Ingraham v. Wright

The 1977 case of Ingraham v. Wright is mostly cited for its ruling on the applicability of the Eighth Amendment's Cruel and Unusual Punishment Clause to corporal punishment in public schools. The Eighth Amendment to the U.S. Constitution states: “Excessive bail shall not be required, nor excessive fines imposed, nor cruel and unusual punishments be inflicted.”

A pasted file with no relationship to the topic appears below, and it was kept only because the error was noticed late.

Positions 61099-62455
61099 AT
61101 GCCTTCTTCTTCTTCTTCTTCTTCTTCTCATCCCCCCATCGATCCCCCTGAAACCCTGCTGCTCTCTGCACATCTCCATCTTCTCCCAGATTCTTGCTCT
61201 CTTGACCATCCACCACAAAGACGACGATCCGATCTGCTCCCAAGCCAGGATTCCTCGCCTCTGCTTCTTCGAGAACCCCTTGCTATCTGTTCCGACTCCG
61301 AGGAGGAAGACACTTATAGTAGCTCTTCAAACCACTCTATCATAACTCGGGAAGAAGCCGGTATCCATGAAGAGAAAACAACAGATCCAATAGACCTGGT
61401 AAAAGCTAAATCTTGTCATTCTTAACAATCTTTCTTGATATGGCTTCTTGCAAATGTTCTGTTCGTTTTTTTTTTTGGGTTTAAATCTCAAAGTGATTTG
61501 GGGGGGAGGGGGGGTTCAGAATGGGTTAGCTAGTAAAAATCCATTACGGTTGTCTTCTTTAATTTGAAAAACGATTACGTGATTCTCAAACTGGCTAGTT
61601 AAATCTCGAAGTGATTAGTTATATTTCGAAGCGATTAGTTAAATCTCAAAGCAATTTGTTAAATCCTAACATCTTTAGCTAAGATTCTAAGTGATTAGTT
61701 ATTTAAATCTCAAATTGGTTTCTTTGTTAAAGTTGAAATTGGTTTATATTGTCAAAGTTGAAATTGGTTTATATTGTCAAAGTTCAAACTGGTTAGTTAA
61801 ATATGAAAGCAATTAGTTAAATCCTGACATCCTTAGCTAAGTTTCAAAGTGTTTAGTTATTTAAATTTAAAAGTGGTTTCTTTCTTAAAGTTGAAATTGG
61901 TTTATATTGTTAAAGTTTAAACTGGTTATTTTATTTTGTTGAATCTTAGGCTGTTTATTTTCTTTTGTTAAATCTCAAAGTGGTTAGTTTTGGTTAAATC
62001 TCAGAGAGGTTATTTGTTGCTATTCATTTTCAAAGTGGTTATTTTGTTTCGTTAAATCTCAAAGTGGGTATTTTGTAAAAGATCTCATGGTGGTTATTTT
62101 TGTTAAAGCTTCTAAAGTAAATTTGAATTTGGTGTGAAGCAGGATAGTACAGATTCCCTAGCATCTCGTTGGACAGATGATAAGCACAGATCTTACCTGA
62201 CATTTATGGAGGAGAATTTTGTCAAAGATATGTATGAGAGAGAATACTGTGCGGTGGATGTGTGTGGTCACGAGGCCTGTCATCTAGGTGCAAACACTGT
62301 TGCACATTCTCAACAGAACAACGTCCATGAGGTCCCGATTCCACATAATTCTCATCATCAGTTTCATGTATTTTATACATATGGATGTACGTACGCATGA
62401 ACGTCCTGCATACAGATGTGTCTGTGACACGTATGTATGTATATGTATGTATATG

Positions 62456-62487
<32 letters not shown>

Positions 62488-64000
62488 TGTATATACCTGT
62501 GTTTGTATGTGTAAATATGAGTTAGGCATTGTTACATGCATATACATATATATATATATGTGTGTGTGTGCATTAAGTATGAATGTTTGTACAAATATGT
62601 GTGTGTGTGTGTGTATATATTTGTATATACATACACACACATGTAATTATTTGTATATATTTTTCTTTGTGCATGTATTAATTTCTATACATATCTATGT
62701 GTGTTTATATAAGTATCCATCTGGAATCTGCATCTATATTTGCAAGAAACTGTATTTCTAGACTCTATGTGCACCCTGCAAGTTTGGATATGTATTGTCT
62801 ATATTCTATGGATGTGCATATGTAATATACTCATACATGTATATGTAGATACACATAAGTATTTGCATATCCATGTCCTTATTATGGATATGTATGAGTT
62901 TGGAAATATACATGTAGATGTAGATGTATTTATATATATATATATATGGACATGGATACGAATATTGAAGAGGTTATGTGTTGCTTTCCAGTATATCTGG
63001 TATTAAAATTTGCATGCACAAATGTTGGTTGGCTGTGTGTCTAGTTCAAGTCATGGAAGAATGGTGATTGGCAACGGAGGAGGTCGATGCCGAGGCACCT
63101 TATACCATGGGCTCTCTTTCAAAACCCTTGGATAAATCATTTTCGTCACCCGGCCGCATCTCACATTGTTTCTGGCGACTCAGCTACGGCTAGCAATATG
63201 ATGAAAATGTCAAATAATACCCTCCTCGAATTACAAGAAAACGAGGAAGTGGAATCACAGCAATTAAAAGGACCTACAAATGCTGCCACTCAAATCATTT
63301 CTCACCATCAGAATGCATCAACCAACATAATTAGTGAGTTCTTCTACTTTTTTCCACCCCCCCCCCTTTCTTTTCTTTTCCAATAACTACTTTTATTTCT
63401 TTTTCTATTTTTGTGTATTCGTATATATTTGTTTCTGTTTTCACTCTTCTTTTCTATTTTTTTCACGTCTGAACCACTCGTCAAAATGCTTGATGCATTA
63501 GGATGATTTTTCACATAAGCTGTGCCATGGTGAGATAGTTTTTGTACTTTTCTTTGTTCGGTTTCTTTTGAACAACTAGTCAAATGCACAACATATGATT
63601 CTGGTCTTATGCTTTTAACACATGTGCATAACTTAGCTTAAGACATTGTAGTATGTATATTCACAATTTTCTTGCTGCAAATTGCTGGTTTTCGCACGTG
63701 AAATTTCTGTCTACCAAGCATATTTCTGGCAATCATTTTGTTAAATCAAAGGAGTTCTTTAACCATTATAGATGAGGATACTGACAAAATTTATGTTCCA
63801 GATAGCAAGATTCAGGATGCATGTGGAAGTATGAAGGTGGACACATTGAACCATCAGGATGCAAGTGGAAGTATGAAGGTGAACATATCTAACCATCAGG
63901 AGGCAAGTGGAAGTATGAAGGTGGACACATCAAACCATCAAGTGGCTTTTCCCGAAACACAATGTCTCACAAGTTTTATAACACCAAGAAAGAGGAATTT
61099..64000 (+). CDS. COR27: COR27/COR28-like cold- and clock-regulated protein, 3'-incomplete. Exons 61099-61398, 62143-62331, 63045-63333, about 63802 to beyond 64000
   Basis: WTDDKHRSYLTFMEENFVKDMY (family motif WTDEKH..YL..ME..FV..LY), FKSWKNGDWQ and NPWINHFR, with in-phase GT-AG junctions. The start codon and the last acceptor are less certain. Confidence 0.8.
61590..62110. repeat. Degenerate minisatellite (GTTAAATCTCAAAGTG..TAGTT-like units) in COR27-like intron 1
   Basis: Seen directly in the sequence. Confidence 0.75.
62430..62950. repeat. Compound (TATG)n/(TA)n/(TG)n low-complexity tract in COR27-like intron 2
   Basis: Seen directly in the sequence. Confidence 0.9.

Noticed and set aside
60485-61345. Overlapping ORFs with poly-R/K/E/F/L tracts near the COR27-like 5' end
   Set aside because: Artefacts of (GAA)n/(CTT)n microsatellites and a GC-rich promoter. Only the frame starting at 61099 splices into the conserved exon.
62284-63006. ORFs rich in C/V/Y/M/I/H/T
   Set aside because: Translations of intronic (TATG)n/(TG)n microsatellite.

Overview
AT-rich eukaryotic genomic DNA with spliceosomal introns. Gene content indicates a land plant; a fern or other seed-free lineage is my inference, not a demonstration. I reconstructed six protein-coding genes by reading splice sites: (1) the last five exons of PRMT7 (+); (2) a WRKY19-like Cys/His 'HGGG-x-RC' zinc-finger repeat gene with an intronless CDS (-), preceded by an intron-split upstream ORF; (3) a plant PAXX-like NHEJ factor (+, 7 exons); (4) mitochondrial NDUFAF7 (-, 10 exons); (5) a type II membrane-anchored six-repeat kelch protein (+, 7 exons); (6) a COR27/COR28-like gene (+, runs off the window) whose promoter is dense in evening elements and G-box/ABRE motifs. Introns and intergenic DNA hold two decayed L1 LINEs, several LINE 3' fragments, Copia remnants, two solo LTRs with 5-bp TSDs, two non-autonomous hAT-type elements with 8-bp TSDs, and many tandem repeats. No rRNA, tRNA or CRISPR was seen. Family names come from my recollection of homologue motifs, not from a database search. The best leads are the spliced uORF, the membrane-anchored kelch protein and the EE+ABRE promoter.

In Ingraham, the U.S. Supreme Court addressed two main issues: whether the use of corporal punishment violates the Cruel and Unusual Punishment Clause; and if so, whether the Due Process Clause of the Fourteenth Amendment requires that prior notice and an opportunity to be heard must be afforded students before corporal punishment is imposed. In Ingraham, students in Florida challenged the constitutionality of the corporal punishment at their school under ...

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